According to a news study published in Circulation: Cardiovascular Quality and Outcomes, depression and stress combined increase the risk of death and heart attack in patients with heart disease.
In this study, 4,487 patients with heart disease were assessed for the effects of high levels of stress and depressive symptomatology, with the researchers concluding that when both conditions are present the overall risk of death and heart attack is enhanced. Based on these results, the researchers stated that there is validity in the concept of a “psychosocial perfect storm.”
Patients aged over 45 years were recruited for the Reasons for Geographic and Racial Differences in Stroke (REGARDS) study. From 2003 to 2007, all participants underwent in-home examinations and filled self-report measures assessing depressive symptoms. For stress level assessment, patients were asked to assess theirs levels of impaired cope with normal stress routines. Results revealed that nearly 6% of study participants had both high levels of stress and high levels of depression. At 6 years follow-up the researchers found that a total of 1,337 deaths or heart attacks occurred.
Those patients who suffered from both conditions were found to have a 48% increased short-term risk of death or heart attack, in comparison to those who reported low levels in both conditions. The increased risk was found to be significantly related with death rather than heart attack, however more research is necessary to understand the stability of these findings, said Dr. Carmela Alcántara, study’s lead author and associate research scientist at Columbia University Medical Center for Behavioral Cardiovascular Health in New York.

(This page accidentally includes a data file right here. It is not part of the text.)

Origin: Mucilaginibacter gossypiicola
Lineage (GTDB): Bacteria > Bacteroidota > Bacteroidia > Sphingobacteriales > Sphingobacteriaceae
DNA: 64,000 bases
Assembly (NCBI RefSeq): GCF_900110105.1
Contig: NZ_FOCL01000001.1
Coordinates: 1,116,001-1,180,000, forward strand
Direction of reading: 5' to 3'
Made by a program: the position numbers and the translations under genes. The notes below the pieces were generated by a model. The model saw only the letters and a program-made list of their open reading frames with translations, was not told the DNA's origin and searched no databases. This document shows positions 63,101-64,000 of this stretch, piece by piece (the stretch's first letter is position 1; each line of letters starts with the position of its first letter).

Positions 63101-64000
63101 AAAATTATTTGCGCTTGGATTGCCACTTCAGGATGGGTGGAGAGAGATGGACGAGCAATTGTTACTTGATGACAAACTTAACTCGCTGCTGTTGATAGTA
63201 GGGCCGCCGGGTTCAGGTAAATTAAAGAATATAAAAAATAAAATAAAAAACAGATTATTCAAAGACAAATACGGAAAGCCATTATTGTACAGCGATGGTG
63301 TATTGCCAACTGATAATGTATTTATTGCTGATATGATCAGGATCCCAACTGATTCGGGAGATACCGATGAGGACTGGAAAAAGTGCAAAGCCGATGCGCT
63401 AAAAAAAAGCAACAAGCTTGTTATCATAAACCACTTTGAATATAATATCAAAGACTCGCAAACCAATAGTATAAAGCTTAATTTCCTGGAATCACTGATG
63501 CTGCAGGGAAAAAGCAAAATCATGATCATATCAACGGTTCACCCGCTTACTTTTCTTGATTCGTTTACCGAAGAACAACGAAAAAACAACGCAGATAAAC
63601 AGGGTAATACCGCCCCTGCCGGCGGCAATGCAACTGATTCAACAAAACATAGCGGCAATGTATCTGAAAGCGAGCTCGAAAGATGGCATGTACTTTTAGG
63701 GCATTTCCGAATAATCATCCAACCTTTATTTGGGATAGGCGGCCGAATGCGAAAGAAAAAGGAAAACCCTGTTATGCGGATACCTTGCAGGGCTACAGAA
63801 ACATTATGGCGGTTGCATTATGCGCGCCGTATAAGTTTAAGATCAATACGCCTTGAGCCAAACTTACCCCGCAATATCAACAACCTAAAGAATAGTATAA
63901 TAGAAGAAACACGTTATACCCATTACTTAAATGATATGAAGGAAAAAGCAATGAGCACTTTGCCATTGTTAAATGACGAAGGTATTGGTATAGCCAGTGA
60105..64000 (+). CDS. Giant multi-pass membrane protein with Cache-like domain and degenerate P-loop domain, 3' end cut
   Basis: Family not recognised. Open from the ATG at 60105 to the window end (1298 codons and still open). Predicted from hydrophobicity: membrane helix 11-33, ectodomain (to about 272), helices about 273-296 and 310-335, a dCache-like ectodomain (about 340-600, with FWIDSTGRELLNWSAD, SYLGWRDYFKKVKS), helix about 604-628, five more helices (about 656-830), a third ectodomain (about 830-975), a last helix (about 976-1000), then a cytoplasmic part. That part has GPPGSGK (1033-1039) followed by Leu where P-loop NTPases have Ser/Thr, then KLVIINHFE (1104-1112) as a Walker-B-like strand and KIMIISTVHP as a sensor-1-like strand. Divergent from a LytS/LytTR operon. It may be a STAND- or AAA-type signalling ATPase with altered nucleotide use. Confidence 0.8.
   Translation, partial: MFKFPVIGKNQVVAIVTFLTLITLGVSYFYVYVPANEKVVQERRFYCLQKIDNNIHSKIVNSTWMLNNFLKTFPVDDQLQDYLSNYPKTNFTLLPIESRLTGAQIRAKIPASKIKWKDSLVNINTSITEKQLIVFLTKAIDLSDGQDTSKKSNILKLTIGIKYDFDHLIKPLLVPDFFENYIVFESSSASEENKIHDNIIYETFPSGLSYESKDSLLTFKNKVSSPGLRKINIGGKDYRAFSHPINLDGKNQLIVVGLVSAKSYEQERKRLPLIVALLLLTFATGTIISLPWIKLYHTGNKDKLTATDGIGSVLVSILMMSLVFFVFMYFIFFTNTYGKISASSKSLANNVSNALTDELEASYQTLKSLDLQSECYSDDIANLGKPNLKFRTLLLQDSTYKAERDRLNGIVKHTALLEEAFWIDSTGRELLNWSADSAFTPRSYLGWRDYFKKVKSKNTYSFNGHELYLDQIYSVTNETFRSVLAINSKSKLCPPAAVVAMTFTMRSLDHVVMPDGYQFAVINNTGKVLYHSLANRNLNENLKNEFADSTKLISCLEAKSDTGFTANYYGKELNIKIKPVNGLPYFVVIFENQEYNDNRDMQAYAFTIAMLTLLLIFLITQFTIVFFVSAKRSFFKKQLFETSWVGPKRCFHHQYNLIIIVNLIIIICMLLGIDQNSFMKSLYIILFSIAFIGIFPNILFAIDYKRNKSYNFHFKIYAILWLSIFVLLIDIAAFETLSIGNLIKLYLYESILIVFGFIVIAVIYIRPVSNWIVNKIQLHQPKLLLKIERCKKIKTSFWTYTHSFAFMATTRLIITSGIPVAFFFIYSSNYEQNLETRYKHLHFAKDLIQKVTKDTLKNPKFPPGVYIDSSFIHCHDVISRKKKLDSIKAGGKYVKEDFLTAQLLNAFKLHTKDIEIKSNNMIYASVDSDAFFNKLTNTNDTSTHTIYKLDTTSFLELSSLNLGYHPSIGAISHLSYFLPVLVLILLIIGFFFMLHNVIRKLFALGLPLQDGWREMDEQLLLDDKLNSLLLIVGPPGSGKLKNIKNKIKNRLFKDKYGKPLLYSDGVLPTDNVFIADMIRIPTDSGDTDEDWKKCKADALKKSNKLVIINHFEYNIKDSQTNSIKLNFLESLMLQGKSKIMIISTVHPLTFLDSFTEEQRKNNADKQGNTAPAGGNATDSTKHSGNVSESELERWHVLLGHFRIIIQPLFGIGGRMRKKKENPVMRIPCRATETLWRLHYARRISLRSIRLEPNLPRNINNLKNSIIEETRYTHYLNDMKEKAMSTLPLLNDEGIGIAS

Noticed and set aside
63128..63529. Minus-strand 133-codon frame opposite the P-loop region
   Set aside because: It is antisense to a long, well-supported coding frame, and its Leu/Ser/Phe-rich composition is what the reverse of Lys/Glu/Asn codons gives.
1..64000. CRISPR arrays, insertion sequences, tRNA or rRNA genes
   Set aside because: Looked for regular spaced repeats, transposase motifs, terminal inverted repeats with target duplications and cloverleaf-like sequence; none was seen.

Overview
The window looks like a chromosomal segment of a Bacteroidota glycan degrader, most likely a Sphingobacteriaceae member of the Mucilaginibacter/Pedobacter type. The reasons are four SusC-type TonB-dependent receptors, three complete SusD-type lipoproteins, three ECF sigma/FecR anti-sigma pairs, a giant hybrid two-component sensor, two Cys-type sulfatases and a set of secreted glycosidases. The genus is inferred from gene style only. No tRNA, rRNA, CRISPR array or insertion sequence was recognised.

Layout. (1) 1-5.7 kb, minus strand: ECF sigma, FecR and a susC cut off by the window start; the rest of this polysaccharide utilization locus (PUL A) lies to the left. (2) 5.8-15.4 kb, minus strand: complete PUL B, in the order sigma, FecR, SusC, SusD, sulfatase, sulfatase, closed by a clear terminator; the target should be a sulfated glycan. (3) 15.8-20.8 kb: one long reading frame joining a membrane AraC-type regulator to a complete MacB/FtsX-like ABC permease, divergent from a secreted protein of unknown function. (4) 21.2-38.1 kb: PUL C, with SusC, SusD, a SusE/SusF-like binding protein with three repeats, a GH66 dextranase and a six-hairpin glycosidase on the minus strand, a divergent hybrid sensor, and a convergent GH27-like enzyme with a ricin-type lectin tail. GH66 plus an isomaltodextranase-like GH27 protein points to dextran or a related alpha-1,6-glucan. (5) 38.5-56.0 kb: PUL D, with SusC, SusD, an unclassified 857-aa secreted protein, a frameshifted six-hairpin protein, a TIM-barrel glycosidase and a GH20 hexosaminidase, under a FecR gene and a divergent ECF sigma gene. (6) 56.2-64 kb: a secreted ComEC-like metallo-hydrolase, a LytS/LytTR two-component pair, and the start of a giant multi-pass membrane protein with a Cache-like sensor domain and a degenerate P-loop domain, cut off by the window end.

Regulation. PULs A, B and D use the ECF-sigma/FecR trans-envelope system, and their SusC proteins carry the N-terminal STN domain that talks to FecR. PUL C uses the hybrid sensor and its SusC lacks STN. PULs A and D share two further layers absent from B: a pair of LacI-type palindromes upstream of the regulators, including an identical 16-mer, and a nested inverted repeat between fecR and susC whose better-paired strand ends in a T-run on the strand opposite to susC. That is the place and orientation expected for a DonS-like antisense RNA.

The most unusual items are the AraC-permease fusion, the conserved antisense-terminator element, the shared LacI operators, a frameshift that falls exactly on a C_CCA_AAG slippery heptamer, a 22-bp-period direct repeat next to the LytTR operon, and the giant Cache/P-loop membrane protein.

Statistical analyses revealed this increased risk was only meaningful during the first two-and-half years from the initial home visit, and was non-significant for those participants who only presented high stress levels or high depressive symptoms.
The researchers indicate that these results confront the conventional research theories which usually only assess depression effects on patients suffering from heart disease. The results also emphasize the need for behavioural interventions in patients with heart disease to appropriately manage their stress and depression symptoms.
“The increase in risk accompanying high stress and high depressive symptoms was robust and consistent across demographics, medical history, medication use and health risk behaviors,” said Dr. Alcántara, in a recent news release.